• $\begingroup$ @user6760: There are many value judgements in that statement. Who or what is deciding whether something is "superior" or "perfect" and that pride/self-esteem are "imperfect"? Did you know that humans with impaired emotions find it very hard to make any decisions - it seems we often need emotion in order to perform any action. Perhaps a machine AI will need emotions, or something like them, in order to perform its original duty. $\endgroup$ – Neil Slater Jul 3 '15 at 9:33
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I think your story would be more compelling if you explore the possibility that the AI in question does not 'intend' to act superior. It could just BE superior and many humans might interpret the AI's nominal behavior as exhibiting a superiority complex. Your robot need not even emulate human behavior at all and some people will 'project' anthropomorphic qualities upon him. Humans often develop such imaginative fancies and even consider figments of their imagination as some vaunted 'instinct' or 'deeper understanding'. The parlor door swings both ways, though, this line of reasoning might lend robots to view many aspects of human behavior as having nothing to do with our emotional state or psych, but are instead rather reflexive, strictly functional, and simply robotic.

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  • $\begingroup$ I like the idea that robots would think we act like robots. Today's ais play games as if they were playing themselves. $\endgroup$ – PyRulez Jul 7 '15 at 15:45
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There is a section in James Hogan's book on AI - "The Two Faces of Tomorrow" that discusses this - that an AI could display an 'emotional response' without having emotions. It just looks like it does from the outside.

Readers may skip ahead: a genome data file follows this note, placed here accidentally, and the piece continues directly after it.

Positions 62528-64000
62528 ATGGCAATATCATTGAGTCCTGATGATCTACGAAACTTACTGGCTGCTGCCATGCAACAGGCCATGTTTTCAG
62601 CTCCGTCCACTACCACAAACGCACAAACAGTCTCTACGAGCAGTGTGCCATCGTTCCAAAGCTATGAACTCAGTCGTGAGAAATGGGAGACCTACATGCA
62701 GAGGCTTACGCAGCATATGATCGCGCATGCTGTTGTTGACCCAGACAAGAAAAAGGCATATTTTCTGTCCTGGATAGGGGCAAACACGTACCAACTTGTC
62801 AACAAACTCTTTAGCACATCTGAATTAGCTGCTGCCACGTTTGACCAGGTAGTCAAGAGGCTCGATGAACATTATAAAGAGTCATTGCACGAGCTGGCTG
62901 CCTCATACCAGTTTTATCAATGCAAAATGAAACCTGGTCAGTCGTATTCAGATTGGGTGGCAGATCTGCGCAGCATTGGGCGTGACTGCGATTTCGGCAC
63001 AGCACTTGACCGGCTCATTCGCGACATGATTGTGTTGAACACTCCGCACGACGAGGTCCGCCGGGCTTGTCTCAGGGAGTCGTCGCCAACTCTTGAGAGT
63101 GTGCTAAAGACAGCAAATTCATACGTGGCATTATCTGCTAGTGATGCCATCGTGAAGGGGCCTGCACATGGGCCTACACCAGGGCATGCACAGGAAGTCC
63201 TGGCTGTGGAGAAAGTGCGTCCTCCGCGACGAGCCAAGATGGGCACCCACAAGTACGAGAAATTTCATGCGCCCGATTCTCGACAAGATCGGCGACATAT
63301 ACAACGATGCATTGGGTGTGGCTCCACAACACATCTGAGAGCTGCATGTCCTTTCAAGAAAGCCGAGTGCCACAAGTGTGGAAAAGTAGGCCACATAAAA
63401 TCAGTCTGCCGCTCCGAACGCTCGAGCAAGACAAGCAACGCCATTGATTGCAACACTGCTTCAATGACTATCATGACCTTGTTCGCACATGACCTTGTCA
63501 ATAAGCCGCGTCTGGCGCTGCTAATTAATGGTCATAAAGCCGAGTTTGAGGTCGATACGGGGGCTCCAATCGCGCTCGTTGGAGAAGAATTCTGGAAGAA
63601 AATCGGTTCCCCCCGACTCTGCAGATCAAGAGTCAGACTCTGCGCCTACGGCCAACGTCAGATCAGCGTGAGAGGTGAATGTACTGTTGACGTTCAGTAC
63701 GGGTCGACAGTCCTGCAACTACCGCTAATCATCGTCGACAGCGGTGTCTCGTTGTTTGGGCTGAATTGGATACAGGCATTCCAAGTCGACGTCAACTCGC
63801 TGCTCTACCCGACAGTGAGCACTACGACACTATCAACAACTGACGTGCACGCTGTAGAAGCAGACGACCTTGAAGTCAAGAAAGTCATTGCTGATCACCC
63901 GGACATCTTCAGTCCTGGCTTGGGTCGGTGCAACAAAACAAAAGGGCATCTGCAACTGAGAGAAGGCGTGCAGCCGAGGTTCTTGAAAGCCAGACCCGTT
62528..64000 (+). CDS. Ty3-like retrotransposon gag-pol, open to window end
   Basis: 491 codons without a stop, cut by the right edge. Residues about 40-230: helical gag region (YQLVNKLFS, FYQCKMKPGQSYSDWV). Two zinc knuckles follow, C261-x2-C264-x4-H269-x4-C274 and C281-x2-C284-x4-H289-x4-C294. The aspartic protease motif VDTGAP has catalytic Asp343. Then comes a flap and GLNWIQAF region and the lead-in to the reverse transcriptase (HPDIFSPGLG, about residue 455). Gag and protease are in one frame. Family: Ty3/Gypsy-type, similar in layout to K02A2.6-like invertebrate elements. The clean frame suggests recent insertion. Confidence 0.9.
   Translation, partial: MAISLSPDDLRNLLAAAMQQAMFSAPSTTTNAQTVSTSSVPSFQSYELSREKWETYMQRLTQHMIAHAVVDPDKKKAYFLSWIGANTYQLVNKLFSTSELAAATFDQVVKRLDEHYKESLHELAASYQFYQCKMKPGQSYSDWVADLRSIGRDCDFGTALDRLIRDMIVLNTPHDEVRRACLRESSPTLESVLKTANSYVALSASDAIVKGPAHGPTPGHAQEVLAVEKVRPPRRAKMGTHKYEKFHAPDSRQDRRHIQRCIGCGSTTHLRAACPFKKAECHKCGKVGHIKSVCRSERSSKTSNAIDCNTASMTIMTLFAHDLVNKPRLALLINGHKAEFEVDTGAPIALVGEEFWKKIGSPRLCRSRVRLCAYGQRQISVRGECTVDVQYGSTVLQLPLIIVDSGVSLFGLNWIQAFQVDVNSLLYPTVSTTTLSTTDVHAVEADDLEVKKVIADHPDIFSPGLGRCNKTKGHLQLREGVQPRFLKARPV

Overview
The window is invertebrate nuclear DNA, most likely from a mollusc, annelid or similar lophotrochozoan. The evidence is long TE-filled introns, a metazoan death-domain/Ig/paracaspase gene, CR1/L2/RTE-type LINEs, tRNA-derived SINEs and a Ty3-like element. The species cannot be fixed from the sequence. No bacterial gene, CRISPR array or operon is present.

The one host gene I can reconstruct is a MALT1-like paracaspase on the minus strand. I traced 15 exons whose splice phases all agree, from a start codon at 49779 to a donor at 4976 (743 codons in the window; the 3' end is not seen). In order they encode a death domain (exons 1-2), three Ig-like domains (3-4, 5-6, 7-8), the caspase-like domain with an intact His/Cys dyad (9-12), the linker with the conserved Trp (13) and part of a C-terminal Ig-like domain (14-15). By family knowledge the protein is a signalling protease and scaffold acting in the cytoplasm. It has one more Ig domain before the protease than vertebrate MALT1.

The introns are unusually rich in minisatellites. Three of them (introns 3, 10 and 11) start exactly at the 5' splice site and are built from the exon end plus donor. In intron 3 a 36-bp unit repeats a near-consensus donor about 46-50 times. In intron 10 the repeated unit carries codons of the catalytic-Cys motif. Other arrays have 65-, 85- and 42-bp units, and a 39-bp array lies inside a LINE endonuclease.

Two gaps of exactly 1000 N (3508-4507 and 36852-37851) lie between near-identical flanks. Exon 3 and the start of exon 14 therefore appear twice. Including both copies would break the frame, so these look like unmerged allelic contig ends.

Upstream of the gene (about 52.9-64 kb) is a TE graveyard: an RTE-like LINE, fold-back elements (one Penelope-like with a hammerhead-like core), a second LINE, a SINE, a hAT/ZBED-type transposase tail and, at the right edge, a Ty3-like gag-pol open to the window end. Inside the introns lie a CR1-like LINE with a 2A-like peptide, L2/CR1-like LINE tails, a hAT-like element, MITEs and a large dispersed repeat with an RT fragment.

The example they gave is that the AI gained a goal of its own - they used space exploration. So this AI would start to divert assets to further its own goals, and would prioritize its goal over some (or all) of ours. It would then be "indifferent", without having any real emotions. If we tried to counteract it, it might defend its goals or try to evade our actions...thus becoming "hostile".

Most Robot stories have already gone beyond the crux of the book, which involves how the robot sees the world. Hogan's huge dispersed AI had the problem of recognizing that there was a world outside itself at all.

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A superiority complex is an emotional state.

While it is a statement of fact that a super-intelligent machine would be superior to a human by almost all intellectual measures, having a superiority complex is an emotional state. So your question may be phrased : Why would AI possess human emotions.

From Turing's original test up to today's AI experts (e.g. Kurzweil), the ability of a machine to demonstrate human behaviour seems to be an essential ingredient of machine intelligence from a human perspective. Such behaviour bestows upon a machine certain rights. Most importantly, the right to life.

The right to life would be a necessary attribute of machine life in any society with rule of law. So I would say that a super-intelligent machine would necessarily be capable of possessing a superiority complex. However, it may not be in it's interest to act in a superior manner since humans possess many different emotions.

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  • $\begingroup$ Nope, superiority complex is a concept. Not a emotional state. $\endgroup$ – Jorge Aldo Jul 3 '15 at 22:15
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    $\begingroup$ @JorgeAldo Superiority complex is a concept. But an instance of this concept is an emotional state in a conscious individual, or perhaps more precisely, a combination of various emotional states that we collectively call a superiority complex. I might add that I am using emotional state to mean qualia - those things which exist only in our minds. $\endgroup$ – Epsilon Jul 3 '15 at 23:00
  • $\begingroup$ Nope, superiority complex is a concept about own self. $\endgroup$ – Jorge Aldo Jul 4 '15 at 0:12
  • $\begingroup$ @JorgeAldo Ironically, it rarely the self that identifies as superior. It is a label placed by others. $\endgroup$ – Epsilon Jul 4 '15 at 0:15
  • $\begingroup$ That depends, but superiority complex manifest itself (no matter how it was "installed") as a sense of absolute self superiority. If it is a defense, thats another matter. We are talking about an abstract entity here. The computer might have a superiority complex AND be really superior. It might not know what to do with its own superiority... $\endgroup$ – Jorge Aldo Jul 4 '15 at 0:46